The evidence is evaluated by independent expert reviewers to determine the type of comparability claims that can be supported, along with constructive and actionable feedback for continuous improvement. The list of supporting evidence and the evaluation criteria in the QTS are based primarily on the 2014 edition of the Standards for Educational and Psychological Testing, widely recognized as the industry standard for assessment best practices. More details about this new framework can be found in my full paper, Assessment Validation in the Midst of Change.
The Importance of Collaboration During Assessment Changes
One final point to note is that the QTS is not intended to be a compliance framework, but rather to encourage collaboration between the state’s assessment team, its test vendors and partners, and expert reviewers in which constructive and actionable feedback are exchanged to build a validity case for the state’s new assessments. The types of evidence suggested in the framework encourages states to determine upfront how the changes they are considering could impact comparability claims that they would like to make. The comparability review process then helps states adjust or fine-tune their transition plans or prepare stakeholders for what can actually be maintained with the desired changes.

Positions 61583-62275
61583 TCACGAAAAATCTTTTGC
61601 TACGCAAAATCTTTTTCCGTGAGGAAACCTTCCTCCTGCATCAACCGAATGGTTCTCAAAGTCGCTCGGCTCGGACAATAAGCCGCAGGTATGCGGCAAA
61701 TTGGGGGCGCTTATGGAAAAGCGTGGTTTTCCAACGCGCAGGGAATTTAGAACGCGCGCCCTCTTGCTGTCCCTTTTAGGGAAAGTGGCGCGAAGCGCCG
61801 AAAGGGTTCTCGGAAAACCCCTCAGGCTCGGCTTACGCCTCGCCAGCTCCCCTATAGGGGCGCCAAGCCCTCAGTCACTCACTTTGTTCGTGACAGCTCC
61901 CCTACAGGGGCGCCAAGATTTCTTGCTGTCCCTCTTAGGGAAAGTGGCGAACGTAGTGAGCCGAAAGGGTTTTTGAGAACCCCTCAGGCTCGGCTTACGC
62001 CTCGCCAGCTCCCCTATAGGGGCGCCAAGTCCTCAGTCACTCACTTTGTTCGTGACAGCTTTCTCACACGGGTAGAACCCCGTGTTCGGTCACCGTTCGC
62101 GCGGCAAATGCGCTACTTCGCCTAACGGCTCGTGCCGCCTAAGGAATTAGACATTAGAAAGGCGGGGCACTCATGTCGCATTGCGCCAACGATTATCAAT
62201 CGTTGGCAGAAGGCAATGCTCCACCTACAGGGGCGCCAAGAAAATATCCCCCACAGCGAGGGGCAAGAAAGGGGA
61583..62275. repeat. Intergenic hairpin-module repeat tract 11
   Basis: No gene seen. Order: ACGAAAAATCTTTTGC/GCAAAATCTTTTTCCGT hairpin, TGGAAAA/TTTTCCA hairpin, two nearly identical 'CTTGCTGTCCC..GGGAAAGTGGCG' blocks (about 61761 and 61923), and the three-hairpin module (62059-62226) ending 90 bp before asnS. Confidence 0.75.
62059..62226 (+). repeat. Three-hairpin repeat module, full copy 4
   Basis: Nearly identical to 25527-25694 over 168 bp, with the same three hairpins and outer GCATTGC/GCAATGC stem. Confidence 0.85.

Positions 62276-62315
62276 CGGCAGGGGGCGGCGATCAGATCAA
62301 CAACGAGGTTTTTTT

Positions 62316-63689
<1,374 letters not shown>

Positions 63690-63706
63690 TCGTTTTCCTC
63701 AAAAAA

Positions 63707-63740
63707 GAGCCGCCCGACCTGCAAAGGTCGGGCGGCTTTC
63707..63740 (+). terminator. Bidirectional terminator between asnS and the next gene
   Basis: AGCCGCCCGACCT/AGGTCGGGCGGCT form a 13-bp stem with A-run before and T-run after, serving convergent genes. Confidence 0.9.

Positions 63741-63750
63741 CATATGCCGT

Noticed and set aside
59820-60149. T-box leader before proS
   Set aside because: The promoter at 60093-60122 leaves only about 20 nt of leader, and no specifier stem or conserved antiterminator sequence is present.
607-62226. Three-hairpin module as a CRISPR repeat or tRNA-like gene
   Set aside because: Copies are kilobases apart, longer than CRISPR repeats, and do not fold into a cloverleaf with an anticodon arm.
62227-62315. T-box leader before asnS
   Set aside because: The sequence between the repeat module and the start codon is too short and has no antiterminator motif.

The comparability review process described in this post addresses radical change, such as when a state replaces a current test with a new test. Often, states are faced with making minor or significant changes to their current test. If you have not done so already, I highly recommend you read Re-envisioning Performance Standards Validation by my colleague Erika Landl in which she proposes a principled approach to evaluating scales and cut scores when changes are made to assessments.